The Nazca Area
The town of Nazca has recently been dumping its trash on the pampa (plain), destroying some of the Nazca lines in the process. This has caused some controversy; it is believed the mayor issued the order to protest a lack of aid to Nazca. Under President Alberto Ken'ya Fujimori's rule, Nazca received money to turn the irrigation canals (part of the Cantayo Aqueduct system) into tourist attractions. Unfortunately, this consisted of tearing up some of the access points to the canals and replacing them with reconstructions of how they were believed to have looked. President Alejandro Toledo, whose partner is an anthropologist, stopped the process, and the aid as a result. This is just one example of the risks the Nazca Lines face daily!
Since 1997 Nazca is also the location of a major Canadian gold mining operation. The people who were living on the land for the previous 2000 years did not have title to the land so they were easily displaced without legal problems or concerns. Since then, there have been some attempts to legalize poor citizens' ownership of their land and their fixed property, in response to Hernando de Soto's research on the poor.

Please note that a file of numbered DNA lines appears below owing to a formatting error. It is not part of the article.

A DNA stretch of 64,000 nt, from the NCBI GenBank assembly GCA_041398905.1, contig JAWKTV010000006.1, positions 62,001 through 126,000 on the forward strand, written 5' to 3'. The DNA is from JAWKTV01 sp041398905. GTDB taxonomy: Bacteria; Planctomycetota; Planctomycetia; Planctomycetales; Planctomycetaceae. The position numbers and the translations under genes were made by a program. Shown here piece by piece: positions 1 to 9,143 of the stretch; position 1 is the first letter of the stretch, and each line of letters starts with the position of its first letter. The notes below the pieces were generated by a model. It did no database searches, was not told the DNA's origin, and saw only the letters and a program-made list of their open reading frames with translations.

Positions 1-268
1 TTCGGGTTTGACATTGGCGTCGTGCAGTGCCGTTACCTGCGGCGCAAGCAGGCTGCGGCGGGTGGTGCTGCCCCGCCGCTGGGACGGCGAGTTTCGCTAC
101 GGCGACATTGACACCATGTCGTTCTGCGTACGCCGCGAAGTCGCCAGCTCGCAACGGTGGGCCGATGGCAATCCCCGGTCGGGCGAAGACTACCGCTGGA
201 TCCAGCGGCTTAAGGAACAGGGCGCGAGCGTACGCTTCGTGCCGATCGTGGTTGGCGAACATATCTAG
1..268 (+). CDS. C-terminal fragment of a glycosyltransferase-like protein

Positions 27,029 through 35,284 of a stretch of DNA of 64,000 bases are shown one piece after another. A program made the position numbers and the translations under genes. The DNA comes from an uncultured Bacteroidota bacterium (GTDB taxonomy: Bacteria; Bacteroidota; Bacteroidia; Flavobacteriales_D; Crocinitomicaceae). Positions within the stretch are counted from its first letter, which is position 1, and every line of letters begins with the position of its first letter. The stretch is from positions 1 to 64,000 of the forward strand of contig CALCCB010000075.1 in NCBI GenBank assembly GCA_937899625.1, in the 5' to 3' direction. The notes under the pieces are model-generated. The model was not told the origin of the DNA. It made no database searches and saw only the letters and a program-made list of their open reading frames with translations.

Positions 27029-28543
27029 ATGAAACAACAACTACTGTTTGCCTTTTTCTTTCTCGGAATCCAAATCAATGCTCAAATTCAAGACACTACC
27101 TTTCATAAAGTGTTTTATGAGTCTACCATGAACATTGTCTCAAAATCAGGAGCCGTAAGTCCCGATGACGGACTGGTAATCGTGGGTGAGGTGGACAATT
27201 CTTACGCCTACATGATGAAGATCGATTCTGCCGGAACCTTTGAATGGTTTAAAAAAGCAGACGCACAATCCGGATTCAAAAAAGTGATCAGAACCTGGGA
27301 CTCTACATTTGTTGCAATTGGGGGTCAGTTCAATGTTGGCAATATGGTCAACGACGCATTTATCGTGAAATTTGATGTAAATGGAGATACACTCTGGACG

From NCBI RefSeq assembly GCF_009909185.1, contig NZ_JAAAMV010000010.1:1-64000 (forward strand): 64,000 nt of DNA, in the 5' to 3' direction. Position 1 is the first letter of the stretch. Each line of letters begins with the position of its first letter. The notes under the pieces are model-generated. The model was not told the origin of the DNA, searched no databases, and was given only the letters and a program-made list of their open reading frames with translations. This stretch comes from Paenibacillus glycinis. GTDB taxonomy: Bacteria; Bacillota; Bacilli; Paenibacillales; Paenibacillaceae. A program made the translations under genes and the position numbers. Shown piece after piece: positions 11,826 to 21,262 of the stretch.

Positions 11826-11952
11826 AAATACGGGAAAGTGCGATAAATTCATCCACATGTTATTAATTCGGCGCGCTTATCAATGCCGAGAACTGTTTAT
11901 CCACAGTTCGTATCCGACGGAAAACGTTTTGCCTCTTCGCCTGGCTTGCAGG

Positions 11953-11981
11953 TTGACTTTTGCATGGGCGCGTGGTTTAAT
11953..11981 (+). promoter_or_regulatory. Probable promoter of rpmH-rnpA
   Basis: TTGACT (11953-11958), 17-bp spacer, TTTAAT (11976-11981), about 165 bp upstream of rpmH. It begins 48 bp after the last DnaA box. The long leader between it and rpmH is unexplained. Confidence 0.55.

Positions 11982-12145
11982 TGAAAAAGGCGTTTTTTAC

Nazca (sometimes spelled Nasca, Nosca, or Naxca) is the name of a system of valleys on the southern coast of Peru, and the name of the region's largest existing town. It is also the name applied to the Nazca culture that flourished in the area between 300 BC and AD 800. They were believed to be responsible for the Nazca Lines and the ceremonial city of Cahuachi; they also constructed an impressive system of underground aqueducts that still function today.